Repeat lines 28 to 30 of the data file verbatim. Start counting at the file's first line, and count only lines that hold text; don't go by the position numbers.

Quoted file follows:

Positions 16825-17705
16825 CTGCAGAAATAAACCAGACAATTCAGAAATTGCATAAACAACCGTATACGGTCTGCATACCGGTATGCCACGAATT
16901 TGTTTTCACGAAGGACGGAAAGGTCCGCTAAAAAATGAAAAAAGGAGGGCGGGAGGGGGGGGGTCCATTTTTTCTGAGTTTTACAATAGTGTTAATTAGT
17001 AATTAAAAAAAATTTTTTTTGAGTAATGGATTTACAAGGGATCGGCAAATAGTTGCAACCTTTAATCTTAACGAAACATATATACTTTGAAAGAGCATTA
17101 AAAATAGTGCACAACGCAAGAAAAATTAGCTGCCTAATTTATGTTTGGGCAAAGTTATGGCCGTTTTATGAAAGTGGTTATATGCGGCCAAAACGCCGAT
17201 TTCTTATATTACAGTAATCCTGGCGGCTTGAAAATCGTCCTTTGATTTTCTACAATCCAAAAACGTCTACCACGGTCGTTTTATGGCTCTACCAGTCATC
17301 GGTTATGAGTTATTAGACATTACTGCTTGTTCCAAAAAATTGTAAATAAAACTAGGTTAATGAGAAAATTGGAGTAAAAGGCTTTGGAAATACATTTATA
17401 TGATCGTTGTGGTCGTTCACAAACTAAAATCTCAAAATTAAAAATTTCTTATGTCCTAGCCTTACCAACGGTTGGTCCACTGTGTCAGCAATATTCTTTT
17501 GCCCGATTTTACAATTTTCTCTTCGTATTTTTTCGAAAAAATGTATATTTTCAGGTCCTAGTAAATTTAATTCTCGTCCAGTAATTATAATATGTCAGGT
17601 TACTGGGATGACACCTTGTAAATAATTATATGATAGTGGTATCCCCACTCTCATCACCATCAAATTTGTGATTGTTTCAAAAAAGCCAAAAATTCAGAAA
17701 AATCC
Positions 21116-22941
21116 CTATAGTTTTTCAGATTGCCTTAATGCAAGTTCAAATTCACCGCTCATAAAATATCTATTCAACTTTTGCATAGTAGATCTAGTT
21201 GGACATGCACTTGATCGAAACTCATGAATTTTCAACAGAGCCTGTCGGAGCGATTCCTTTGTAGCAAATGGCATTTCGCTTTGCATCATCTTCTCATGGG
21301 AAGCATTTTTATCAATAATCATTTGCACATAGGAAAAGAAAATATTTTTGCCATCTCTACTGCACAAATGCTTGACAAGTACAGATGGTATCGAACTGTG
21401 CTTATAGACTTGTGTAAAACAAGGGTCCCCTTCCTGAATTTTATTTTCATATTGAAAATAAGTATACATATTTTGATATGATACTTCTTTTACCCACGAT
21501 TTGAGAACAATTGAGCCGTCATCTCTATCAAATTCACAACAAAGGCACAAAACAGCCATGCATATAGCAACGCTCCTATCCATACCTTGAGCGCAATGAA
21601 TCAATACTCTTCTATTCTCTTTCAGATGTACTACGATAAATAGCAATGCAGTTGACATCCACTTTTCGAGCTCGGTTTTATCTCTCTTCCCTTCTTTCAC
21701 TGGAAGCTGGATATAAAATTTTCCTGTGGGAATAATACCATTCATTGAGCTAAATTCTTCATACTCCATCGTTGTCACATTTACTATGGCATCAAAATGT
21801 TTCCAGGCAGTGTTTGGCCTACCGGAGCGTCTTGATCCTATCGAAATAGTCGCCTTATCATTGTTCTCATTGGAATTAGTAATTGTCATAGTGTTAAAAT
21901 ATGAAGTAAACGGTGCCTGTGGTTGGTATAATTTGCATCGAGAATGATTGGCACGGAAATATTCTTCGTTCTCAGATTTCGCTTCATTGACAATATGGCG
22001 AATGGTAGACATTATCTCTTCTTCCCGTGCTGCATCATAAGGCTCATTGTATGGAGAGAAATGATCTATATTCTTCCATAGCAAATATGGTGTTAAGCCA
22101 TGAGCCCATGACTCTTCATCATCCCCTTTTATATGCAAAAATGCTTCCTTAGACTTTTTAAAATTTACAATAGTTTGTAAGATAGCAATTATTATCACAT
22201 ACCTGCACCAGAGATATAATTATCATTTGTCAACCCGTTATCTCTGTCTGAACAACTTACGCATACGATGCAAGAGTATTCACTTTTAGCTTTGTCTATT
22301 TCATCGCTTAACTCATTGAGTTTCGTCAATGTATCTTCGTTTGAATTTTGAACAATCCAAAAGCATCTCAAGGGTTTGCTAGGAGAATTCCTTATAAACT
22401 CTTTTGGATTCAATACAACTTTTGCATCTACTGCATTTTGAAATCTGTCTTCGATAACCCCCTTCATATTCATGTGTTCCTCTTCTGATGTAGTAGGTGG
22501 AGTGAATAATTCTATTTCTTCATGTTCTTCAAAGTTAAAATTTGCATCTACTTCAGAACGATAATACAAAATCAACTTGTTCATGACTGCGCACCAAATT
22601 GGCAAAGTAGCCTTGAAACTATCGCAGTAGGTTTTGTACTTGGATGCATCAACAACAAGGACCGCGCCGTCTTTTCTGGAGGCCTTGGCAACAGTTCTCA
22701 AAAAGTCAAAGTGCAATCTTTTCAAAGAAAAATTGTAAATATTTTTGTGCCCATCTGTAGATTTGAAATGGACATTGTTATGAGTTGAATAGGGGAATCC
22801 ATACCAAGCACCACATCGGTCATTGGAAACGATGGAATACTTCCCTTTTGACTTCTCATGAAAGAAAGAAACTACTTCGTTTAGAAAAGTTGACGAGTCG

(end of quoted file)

22601 GGCAAAGTAGCCTTGAAACTATCGCAGTAGGTTTTGTACTTGGATGCATCAACAACAAGGACCGCGCCGTCTTTTCTGGAGGCCTTGGCAACAGTTCTCA
22701 AAAAGTCAAAGTGCAATCTTTTCAAAGAAAAATTGTAAATATTTTTGTGCCCATCTGTAGATTTGAAATGGACATTGTTATGAGTTGAATAGGGGAATCC
22801 ATACCAAGCACCACATCGGTCATTGGAAACGATGGAATACTTCCCTTTTGACTTCTCATGAAAGAAAGAAACTACTTCGTTTAGAAAAGTTGACGAGTCG